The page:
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I am working on project for clustering of air objects based on their trajectories. Like I want to train a model on dataset of different flying object's trajectories so later I can predict what type of object is based on trajectory data. Now trajectory data include 4 things (Altitude, Longitude, Latitude, Time). So based on set of such dataset we may be able to classify objects like plane, rocket, missile etc. What I cant figure out is which algorithms can be used? I first thought about SVM. Later I thought "Long Short Term Memory" can be used. But I am not very sure. And I am new to machine learning. SO any help is appreciated.

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  • $\begingroup$ What input data to you have, 3-variable time series of latitude, longitude, and altitude at various times? $\endgroup$ – Dave Mar 11 at 15:18
  • $\begingroup$ @Dave Yes exactly. $\endgroup$ – thisisjaymehta Mar 11 at 15:31
  • $\begingroup$ Have a look at this competition kelvins.esa.int/collision-avoidance-challenge $\endgroup$ – Carlos Mougan Apr 12 at 14:24
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Depending on the amount of data, any classification algorithm can be suitable. LSTM, however, are likely to be an overkill, considering that you probably won't be having much variation in the time series for each object.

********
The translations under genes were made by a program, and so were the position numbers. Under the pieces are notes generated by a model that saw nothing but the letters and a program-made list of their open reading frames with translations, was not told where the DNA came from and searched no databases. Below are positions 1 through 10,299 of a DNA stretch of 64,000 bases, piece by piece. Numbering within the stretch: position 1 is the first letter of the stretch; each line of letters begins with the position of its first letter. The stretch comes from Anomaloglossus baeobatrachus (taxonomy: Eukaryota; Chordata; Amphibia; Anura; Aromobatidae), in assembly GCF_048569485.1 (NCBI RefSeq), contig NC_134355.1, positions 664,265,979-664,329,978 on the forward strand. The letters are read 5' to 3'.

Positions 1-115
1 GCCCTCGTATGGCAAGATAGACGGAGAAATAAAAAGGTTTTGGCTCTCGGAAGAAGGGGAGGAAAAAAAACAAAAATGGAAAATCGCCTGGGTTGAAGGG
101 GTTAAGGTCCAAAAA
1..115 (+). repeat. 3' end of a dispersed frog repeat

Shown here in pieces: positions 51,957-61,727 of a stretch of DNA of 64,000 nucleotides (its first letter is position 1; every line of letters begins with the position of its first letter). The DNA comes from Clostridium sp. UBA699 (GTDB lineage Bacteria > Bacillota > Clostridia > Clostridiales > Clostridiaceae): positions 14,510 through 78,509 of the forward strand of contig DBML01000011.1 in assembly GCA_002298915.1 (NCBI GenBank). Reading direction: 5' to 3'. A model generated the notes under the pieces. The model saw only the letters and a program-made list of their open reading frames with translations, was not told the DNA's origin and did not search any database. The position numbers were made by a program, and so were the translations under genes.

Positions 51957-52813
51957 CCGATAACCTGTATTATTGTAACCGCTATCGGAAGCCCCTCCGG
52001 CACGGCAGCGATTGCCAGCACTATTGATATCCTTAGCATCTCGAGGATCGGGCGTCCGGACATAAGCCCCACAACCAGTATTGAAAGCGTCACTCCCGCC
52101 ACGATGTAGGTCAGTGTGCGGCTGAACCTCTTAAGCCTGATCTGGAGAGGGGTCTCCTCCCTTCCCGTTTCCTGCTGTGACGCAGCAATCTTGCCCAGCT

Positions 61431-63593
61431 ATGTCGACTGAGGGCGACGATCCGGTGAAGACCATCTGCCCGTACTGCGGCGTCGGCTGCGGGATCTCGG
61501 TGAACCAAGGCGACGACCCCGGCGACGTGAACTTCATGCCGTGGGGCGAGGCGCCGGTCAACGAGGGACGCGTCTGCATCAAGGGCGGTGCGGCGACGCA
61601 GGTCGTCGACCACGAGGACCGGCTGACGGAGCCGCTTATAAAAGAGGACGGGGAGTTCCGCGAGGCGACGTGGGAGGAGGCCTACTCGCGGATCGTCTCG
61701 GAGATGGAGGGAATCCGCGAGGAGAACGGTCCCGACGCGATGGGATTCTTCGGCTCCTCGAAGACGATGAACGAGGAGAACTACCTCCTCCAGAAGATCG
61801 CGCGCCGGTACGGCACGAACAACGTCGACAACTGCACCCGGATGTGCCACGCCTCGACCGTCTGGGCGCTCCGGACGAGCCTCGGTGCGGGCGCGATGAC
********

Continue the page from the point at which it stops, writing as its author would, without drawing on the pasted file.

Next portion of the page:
Instead of pondering about the algorithm, you'd better think of useful features you can extract from your data. My guess would be that speed, accelerations, and altitude would be most informative.

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  • $\begingroup$ How well do you think SVM can come handy? I mean will that help in classifying based of trajectory as well as other features as you mentioned like speed and acc. $\endgroup$ – thisisjaymehta Mar 11 at 15:53
  • $\begingroup$ It's impossible to say without knowing the data. Theoretically, SVMs are very powerful, especially when you don't have too much data (i.e. not millions of observations). On the other hand, they might be an overkill, too. I'd first take a look at the data, see how classes are distributed, whether they overlap and, if not, how far apart they are. For the start, I'd use a K-nearest-neighbors classifier. If that doesn't work, I'd try SVMs or Random Forests. Simple (not too deep) neural networks might also work, but probably not better than the former two. Deep NNs are most likely an overkill. $\endgroup$ – Igor F. Mar 11 at 16:16

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